I could not express the solemnity that envelops the place. The atmosphere of the exhibits is obviously full of grief, but the stillness of the images somehow brought a certain kind of peace despite the bizarre scenarios they depicted. Hundreds and thousands of black and white photographs dominate the place, pictures that would forever serve as a memorial to the sufferings of the victims of the Holocaust under Nazi Germany. Everything was terrifying and I wonder what human being can commit such atrocities to others? What conscience do they hold in order to allow such evil to be perpetrated?
How could an entire nation have elected a leader whose sole intention was to massacre and eliminate an entire race and how could people then have hailed him in his ideologies? What abyss has the human character fallen to at those times? Where was mercy, where was hope, and where was love? Those pictures were filled with hell that seemed incessant to those who witnessed it. Children, parents and grandparents were all victims in this Holocaust. Six millions Jews together with other races considered inferior by the Aryan regime were exterminated and burned in crematoria. Crematoria, how could one have conceived of the idea?
Perhaps Fyodor Dostoevsky was right, men are no beast and it is an insult to the beast to be compared to humans. For no best can be so artistically cruel, of which man is so accomplished. How could one have thought of sending men and women to labor camps and make them work to their deaths? And how could one have had the idea of gassing innocent victims in chambers with carbon monoxide? No beast would have designed such an organized mass killing. No beast would have gone to the level of tearing a being beyond both flesh and soul. What man would want to witness the suffering of another?
I could not fathom the crimes that happened during those years. Indeed it is true that reality is far less believable than fiction. Holocaust Memorial Museum 2 In an exhibition in the museum, I saw a wall mounted with pictures collectively entitled as Terror in Poland. It showed faces, actual eyes and nose of those who perished in the war. But these casualties did not fall in the fields of Europe equipped with rifles and mortars, they were weaponless victims rounded up by the Germans and were brought to their deaths. No wants to die because they were left defenseless.
No one wants to face death without a fight. No eyes would want to be left opened when their spirits leave their bodies. Another wall showed pictures with people lining, hundreds of people in the streets awaiting something I knew not. When I looked at the caption it said, “Search for Refuge”. Who would have thought that this happened only half a century ago? Only a few generations away are we fortunate enough not to have experienced searching for solace in any place they could find. Back then for these people, freedom was not a right but a luxury and death is always just a few steps behind.
No person ever deserves to be compelled to search for security and no person deserves to be threatened to face annihilation. In the museum I saw pictures where a number of men were digging a hole. It seemed normal except that German soldiers were supervising these men. Then it dawned unto me that the very hole they were digging was their grave. Another similar picture shows a man sitting before another pit with a German soldier holding a gun against his head. Other members of the troops stood as spectators to the event without disdain.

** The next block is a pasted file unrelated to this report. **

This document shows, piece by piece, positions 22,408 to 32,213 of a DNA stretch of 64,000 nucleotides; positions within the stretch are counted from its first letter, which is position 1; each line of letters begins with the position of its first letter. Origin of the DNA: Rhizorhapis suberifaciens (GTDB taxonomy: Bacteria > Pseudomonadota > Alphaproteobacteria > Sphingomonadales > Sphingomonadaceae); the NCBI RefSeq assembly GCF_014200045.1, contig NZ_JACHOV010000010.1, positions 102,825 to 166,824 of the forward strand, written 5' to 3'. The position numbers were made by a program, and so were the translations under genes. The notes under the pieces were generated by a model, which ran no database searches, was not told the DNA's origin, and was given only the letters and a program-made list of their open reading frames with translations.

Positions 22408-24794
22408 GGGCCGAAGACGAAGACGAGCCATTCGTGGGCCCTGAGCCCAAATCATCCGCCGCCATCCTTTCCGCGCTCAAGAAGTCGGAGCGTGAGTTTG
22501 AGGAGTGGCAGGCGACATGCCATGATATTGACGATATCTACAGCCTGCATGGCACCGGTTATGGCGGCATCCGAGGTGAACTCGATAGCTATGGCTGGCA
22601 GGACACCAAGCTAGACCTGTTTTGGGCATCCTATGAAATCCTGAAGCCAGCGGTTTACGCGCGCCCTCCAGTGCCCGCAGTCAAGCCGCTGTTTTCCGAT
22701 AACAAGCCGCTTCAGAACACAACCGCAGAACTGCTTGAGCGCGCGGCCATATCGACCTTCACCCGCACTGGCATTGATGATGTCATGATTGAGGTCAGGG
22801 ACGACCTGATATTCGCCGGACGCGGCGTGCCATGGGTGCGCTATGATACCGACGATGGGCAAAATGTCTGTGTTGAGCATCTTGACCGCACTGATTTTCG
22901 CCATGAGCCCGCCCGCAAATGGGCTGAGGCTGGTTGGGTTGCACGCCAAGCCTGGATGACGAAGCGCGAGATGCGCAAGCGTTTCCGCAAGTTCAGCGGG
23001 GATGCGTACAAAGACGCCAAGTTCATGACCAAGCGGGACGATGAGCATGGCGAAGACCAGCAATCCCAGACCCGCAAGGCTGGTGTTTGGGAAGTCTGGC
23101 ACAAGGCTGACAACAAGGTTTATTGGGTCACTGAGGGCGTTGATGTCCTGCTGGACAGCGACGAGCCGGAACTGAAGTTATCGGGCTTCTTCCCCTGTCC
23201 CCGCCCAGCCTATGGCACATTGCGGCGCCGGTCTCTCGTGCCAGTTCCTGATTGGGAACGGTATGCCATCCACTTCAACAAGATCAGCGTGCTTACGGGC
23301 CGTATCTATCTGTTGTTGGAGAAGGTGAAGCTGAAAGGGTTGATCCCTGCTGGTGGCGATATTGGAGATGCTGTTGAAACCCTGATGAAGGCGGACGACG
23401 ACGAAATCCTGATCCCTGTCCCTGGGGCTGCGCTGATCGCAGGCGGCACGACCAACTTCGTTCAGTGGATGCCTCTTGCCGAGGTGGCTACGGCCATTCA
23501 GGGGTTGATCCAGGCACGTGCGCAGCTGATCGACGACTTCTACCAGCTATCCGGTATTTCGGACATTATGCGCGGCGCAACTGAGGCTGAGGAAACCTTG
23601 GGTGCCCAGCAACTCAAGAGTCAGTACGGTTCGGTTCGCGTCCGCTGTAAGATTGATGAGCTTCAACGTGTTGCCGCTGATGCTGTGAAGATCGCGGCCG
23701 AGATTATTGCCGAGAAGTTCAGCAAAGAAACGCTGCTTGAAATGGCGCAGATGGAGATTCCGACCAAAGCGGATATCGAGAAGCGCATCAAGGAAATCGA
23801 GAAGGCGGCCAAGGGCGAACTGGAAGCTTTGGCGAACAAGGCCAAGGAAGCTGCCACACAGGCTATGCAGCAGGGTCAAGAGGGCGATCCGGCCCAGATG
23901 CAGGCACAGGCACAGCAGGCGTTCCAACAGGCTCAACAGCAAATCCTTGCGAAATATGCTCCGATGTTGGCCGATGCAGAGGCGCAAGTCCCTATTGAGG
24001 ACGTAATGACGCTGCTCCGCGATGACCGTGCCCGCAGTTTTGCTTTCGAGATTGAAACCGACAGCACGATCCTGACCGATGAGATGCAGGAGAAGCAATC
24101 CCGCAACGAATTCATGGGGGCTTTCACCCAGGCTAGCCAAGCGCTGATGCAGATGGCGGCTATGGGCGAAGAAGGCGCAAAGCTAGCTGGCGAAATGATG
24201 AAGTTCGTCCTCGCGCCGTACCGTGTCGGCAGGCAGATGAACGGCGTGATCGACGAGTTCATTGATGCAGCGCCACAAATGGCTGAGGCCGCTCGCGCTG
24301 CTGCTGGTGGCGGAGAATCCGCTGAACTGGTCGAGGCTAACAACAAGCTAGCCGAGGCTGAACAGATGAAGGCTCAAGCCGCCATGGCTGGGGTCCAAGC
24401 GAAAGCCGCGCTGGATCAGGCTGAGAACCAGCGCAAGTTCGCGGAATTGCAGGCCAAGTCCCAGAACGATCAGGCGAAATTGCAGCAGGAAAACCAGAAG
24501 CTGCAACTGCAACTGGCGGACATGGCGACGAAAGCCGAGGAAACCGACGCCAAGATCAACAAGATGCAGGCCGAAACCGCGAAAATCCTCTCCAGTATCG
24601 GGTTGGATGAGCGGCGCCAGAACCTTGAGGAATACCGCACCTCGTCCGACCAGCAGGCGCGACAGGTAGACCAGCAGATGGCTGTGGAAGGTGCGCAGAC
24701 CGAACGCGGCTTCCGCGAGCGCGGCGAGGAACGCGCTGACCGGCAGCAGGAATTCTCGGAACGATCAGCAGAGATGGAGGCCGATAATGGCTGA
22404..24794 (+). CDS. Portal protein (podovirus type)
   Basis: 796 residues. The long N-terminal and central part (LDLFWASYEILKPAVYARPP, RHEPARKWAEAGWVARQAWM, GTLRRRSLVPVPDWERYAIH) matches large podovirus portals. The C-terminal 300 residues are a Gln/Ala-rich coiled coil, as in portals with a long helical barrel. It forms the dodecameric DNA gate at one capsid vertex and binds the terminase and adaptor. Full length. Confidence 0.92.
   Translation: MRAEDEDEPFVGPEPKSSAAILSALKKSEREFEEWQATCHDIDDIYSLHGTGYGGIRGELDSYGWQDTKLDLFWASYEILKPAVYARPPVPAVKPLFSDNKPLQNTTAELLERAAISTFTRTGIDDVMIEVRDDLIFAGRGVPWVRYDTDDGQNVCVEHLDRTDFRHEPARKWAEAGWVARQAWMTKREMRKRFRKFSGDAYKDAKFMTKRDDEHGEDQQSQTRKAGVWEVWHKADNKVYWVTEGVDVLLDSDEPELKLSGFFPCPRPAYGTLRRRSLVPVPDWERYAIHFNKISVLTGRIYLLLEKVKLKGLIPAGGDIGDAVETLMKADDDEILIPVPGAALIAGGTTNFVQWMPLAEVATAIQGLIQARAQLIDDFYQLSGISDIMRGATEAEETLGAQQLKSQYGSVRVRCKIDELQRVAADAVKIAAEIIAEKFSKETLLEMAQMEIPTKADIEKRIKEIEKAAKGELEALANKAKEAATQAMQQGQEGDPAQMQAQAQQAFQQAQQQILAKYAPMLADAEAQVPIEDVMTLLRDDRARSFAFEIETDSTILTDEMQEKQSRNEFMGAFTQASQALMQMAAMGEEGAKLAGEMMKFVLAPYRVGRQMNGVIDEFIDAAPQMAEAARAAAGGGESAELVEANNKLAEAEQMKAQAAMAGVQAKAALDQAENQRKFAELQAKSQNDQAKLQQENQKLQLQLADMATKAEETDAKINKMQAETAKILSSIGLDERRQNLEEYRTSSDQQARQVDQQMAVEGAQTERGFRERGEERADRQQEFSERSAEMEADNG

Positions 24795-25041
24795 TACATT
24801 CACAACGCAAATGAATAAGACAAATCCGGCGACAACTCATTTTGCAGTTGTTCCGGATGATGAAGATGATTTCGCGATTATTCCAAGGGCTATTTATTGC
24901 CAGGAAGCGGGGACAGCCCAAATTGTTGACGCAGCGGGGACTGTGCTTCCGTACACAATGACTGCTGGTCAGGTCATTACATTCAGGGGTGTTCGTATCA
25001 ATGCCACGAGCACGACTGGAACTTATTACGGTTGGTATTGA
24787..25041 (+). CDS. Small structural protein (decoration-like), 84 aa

These German soldiers were otherwise known as the Einsatzgruppe or the “Killing Squads”. Their name suits them, only murderers deserve such a title. The most depressing part of the exhibitions in the museum was the Tower of Faces. Thousands of images stand erect across a three-floor high museum segment commemorating the individuals massacred by the Germans and their collaborators. Children with such Holocaust Memorial Museum 3 innocent eyes were the primary victims of this operation. Massive shootings in a span of three days killed more than 8000 Jews, leaving only 29 members of the community who were able to escape.
Those who survived were nonetheless casualties, for the wounds that such events bring can never become scars, they would forever be fresh and would forever bleed. I knew little of the idea of eugenics, but in the museum, I was able to see a glimpse of the consequences of this terrible belief. I have heard of mice and guinea pigs experimented on for the sake of scientific progress. To some the idea is already inconceivable for having animals tested on is a terrible act of cruelty. How then would they react on the German doctors who performed experiments on live prisoners of the concentration and death camps of the Nazi regime?
Children, specifically twins, were the primary interest of Nazi doctors. I would never forget the story of the gypsy twins who were dissected alive and cried for days until they died. No guardian of life should ever take life. No amount of reason would justify the sacrifice of life for the advancement of science. In my tour of the museum, what attracted me the most was the exhibit on the Jewish resistance against the genocide that is threatening to eliminate their race for eternity. No one then would have imagined Jews fighting back on the Germans.
Even if they were not successful in defeating the enemy, history would forever honor them for their valor. Man should never lose the strength to survive and must never lose the courage to stand against the tempest. Many forgotten faces of men, women and children would remain buried in the mass graves of the war. They did not fall in the trenches or beachheads. They instead were shot or gassed in such an organized manner. We must forever remind the generations to come of what happened on those fields during those years of hell. We must remember and forever strive to prevent such atrocities from happening again.